No, the Berlin Wall isn't coming down. It's being straightened out instead, in the most extensive tidying up since it was built 27 years ago.
It will thereby lose some of its charm, er, character, perhaps.
West Berlin farmers (they do exist - West Berlin is a huge 480-square-kilometer tract of metropolis, woods, and fields) will no longer harvest rye in the southwest exclave of Wustermark.
Members of West Berlin's Sport and Weekend Community 1921 Club will no longer knock on the northwest wall to get East German border guards to open the exclusive little gate for them to pass through to their cottages in the exclave of Fichtewiese.
Other odd nooks and crannies of the wall will also disappear as East Germany cedes 97 hectares (240 acres) to West Berlin and West Berlin cedes 87 hectares (215 acres) and 76 million marks ($45 million) to East Germany and East Berlin.
The exchange, signed yesterday, symbolizes both improved East-West relations and the bizarre ad-hoc arrangements in a city split for a generation by barbed wire and watchtowers.
Before now, fear of confrontation was too great for any major adjustment of the anomalies left by East Germany's division of the city in August 1961. A minor exchange of territory took place in 1972 at the start of East-West d'etente. But nothing followed as d'etente soured.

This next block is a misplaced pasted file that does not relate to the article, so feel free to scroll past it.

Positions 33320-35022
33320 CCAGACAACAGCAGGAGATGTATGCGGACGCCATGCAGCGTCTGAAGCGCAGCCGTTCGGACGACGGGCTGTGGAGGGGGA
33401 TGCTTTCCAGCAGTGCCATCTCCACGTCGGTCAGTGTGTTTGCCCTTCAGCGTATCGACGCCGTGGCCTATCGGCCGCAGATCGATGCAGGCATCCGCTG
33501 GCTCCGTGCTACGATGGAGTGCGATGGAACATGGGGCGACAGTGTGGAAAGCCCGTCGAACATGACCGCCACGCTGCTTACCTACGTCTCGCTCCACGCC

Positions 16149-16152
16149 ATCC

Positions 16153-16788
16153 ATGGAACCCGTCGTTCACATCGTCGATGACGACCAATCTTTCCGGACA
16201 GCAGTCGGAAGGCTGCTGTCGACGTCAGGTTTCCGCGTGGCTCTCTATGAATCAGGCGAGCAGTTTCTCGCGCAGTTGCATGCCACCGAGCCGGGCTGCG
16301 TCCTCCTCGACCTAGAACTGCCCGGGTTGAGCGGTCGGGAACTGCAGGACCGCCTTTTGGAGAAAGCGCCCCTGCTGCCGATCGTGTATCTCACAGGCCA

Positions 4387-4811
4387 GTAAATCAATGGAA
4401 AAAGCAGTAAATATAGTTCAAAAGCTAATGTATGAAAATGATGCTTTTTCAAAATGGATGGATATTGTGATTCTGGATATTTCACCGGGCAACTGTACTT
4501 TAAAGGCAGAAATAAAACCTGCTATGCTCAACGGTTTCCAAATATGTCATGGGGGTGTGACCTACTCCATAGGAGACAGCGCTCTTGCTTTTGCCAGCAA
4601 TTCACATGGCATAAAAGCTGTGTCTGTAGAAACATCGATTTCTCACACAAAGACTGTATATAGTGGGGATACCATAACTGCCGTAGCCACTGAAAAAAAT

Now, however, after four years of negotiations, West Berlin will regain half a street in Spandau; Potsdam Square, the natural focal point for Potsdam Street; the Lenne Triangle for building in the city center; the missing segment needed to reconnect a bisected street in the Gropius Settlement of postwar architectural experiment; and other corners.
Welcoming the agreement Thursday, West Berlin Mayor Eberhard Diepgen said it offers ``new opportunities'' for development of the city. East Germany will be able to straighten out the wall, making surveillance easier, and to prevent any attempts by East Berliners to scale the wall to West Berlin.
Although some of the parcels of land to go to the East will be incorporated into East Germany and some into East Berlin, this fact can only be inferred from the written document.
West Berlin (along with Britain, France, and the US, which continue as occupying powers in West Berlin in the absence of any World War II peace treaty and therefore had to approve the swap) refused to accept East Germany's desired wording of ``Berlin, capital of the GDR,'' or (East) German Democratic Republic.
Conversely, East Germany refused to accept any alternative wording.
East Berlin's new pockets of land are therefore simply ``being given,'' without any recipient being specified.